Representing Mr Stokes Senior, Mr Geraghty, BL, stated that his client is a father-of-thirteen and a carer for his mother, which he pointed out, was a positive aspect to his client’s personality. It was also revealed that Mr Stokes Snr suffers with mental health difficulties.

“As far as he’s concerned he wants to get on with his life,” Mr Geraghty added.

Victim impact reports from Mr and Mrs Curran revealed that there had been trouble between the two families before and outlined how the attack had changed their lives.

Ms Curran explained that the assault took place just three days after the couple’s wedding and that instead of enjoying a honeymoon, she was sitting by her husband’s bedside in ICU.

In his report, Mr Curran outlined his continuing health issues, before thanking those who have supported the couple.

The defendants were up for sentencing last Tuesday, May 10, when the Judge outlined the case and determined, for the purpose of sentencing, that Mr Curran’s kidney problems were unrelated to the assault.

Listing the level of violence used, the prior records of the defendants and the effect of the assault on the victim as aggravating factors in the case, Judge Johnson added; “The perpetration of this offence on the Main Street of Edgeworthstown during daylight hours was an affront to civilised society and to the citizens of Edgeworthstown and again this has to be taken as an aggravating factor.”

Among the mitigating factors, the Judge mentioned the defendants’ early plea of guilt, their co-operation in compiling the probation reports and the gathering of compensation.

“In determining sentence in this case the court has to balance the needs of society against the needs of the victim and the needs of each of the accused,” Judge Johnson continued. “Accordingly, the sentence imposed has to contain elements of punishment, deterrence, restitution and rehabilitation.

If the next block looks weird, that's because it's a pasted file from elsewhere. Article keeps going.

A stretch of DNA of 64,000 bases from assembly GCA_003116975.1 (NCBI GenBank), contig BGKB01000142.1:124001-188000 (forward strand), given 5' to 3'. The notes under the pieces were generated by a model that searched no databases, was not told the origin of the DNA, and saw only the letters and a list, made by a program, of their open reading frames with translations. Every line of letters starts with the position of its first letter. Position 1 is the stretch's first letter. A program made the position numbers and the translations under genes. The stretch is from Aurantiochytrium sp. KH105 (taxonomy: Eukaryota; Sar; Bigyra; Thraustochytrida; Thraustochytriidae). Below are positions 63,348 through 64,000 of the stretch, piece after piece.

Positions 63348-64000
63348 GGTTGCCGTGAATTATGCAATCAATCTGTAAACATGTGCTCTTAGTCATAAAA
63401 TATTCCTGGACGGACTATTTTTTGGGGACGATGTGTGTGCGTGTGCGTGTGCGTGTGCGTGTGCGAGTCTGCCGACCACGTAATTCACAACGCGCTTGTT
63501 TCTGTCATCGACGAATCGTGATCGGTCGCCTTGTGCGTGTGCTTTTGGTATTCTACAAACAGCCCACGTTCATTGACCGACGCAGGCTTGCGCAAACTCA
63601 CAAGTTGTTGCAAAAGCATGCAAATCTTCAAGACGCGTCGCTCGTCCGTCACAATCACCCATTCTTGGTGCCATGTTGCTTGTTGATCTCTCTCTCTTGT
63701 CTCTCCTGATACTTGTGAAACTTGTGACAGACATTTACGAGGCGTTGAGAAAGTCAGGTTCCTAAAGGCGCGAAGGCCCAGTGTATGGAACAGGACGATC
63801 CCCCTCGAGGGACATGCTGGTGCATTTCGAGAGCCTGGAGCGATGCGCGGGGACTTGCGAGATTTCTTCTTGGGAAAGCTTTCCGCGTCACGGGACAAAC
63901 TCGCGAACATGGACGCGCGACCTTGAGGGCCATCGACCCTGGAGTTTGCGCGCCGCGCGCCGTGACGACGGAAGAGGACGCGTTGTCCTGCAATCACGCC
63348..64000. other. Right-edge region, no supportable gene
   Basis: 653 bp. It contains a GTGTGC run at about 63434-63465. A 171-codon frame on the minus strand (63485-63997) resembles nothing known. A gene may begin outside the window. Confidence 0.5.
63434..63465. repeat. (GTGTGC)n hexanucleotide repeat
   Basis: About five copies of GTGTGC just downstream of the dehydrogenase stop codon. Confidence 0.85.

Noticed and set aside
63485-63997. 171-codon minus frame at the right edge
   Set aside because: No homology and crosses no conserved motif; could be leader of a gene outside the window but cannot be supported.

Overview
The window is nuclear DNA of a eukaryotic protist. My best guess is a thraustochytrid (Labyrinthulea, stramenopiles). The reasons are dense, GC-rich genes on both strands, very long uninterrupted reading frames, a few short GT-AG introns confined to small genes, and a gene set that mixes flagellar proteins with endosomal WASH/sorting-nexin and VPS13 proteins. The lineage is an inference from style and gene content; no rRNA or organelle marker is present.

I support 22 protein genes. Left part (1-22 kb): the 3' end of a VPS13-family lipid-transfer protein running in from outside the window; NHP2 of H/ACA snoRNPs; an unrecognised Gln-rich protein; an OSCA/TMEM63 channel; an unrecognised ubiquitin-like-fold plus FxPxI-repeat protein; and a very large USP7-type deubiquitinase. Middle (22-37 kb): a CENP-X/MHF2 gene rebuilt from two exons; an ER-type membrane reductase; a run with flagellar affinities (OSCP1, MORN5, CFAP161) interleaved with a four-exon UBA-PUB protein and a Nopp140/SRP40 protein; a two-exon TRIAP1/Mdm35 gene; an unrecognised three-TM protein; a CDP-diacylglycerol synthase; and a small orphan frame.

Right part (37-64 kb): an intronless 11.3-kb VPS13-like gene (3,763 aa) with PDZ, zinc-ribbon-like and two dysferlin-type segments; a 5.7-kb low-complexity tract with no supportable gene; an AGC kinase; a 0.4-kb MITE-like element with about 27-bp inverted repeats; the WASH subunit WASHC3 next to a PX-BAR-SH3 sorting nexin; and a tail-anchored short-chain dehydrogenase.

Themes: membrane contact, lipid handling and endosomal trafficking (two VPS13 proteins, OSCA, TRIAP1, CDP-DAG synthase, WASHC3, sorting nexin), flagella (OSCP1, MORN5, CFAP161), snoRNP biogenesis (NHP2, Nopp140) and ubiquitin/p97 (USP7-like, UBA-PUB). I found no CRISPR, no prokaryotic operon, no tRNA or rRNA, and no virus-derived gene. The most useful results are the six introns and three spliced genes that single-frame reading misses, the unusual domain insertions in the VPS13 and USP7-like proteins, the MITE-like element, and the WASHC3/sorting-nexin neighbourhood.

“I’m satisfied that each of the accused were equally culpable for the offending on the date in question.”

Adding that the maximum sentence for the offence is five years’ imprisonment, and taking the above factors into account, Judge Johnson then sentenced Mr Stokes Junior and Mr Stokes Senior to two years’ imprisonment, which he then suspended for five years under the following conditions: that each of the accused enter into a bond to keep the peace and be of good behaviour for five years and that they submit themselves to supervision by the probation service for a period of two years.

He further directed that each of the accused pay €5,000 to Justin Curran within five years by annual payment of €1,000, starting immediately.

Finally, he ordered Mr Stokes Senior and Mr Stokes Junior to attend a probation service-approved anger management course, and successfully complete it within 12 months.

Adding that the accused were lucky not to be serving an immediate custodial sentence and giving the state liberty to re-enter the case should any breach of the conditions occur, Judge Johnson then directed his comments to the victim, Mr Curran.

“In formulating the sentence I want to assure Mr Curran, the victim, that I have been acutely aware of the loss and wrong sustained by him as a consequence of the assault perpetrated on him by each of the accused.

“He may feel that the non-imposition of an immediate custodial sentence is too lenient, however I am satisfied that the sentence imposed incorporates sufficient restrictions on each of the accused, so as to ensure that there is no repeat of the offending activity against him.

“The sentence also endeavours through the compensation element contained in it to give some form of redress and recompense to Mr Curren for the wrong perpetrated on him.”